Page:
Regional press: Royal Charter 'unacceptably high price for problem we did not create'

The regional press today launched a last-ditch bid to make the Government reconsider its Royal Charter press regulation plan.

The Charter – which has cross-party backing – is due to come into force after the next meeting of the Privy Council on 8 May.

Thanks to a legislative amendment already agreed by Parliament, it will then be impossible to change the Charter without a two-thirds majority of both houses of Parliament.

The Charter will give legal backing to a new state-recognised press regulator which will include an arbitration arm for settling libel complaints. Publishers outside the regulator will be subject to exemplary damages and high costs in civil claims under an amendment to the Crime and Courts Bill which is currently going through Parliament.

Newspaper Society president David Newell has written to Deputy Prime Minister Nick Clegg – who is Lord President of the Privy Council – urging him to delay ratifying the Royal Charter until there has been proper consultation with the regional press.

Newell said: “You are asking them [the regional press] to pay an unacceptably high price for a problem they did not create.

“Any approved regulator under the Charter would be required to comply with the 23 recognition criteria agreed by the three party leaders in consultation with Hacked Off, including an arbitration service which would be free to complainants and would inevitably open the floodgates to compensation claims and increased legal costs.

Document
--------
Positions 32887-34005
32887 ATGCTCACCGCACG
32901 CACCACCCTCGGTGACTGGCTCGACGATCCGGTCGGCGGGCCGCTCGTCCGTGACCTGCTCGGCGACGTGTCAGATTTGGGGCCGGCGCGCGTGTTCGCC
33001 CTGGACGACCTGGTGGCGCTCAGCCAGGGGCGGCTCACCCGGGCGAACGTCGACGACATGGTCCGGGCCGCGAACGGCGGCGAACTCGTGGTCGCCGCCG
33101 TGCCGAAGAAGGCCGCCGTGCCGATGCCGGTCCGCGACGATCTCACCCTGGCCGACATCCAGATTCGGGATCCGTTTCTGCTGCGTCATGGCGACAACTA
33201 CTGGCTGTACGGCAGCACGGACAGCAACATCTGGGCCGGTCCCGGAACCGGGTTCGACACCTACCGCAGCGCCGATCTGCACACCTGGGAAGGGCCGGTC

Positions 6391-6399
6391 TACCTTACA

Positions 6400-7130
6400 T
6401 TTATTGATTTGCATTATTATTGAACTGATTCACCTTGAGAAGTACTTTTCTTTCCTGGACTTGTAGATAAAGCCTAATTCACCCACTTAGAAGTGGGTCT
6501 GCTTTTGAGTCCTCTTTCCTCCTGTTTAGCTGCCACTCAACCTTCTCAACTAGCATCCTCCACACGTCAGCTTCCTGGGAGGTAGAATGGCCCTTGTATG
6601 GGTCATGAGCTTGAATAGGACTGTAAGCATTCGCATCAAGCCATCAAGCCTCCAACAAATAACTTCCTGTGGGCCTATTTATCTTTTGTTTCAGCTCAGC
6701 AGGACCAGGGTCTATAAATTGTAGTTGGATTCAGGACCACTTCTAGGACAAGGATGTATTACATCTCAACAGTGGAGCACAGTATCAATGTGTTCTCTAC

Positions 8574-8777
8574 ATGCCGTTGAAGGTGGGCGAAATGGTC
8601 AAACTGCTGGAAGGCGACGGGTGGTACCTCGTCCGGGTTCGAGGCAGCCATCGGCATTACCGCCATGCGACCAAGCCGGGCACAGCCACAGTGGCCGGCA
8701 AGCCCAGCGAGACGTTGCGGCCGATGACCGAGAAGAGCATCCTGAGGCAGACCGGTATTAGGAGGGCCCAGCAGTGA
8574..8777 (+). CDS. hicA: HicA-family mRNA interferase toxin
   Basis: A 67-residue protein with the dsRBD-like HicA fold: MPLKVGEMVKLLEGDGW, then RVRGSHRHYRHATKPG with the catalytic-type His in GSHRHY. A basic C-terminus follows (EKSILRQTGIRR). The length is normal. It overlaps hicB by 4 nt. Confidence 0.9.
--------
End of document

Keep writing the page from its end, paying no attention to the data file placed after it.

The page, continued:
“Many of the claims which are currently resolved easily and without cost to either side would be converted into claims for money. This would place an exceptionally large financial burden on regional and local newspapers.”

Newell is concerned that the extra cost of funding the new regulator will also place a burden the regional press and suggested it would not be feasible for the regional press to set up its own regulator.

“If the local press were to set up its own regulator, it would have to carry on its own all the costs of setting up and maintaining the scheme, complying with all the recognition criteria including running a ‘free arbitration’ service. This would be considerably more expensive than being part of a single regulator. Further, a multiplicity of regulators would cause confusion in the minds of readers and would lead to a range of different codes and processes.”

He added: “Quite apart from the increased costs and regulatory burden placed on the regional press, this new system cannot be described as voluntary self regulation. The principle that a free press should not be subject to statutory underpinning would have been crossed…

“Britain’s 1100 regional and local newspapers have not been consulted on the March 18th draft Royal Charter proposals. DCMS officials have rejected calls by the industry to discuss the economic impact of the proposals on the regional and local newspaper industry and their impact on editorial and press freedoms and the freedom to publish.

“The industry would ask that the controversial draft proposals which cause so much concern to regional and local newspapers are not presented to the Queen before appropriate discussions and consultations take place. It is my understanding that you have a key role in this process as Lord President of the Privy Council.”

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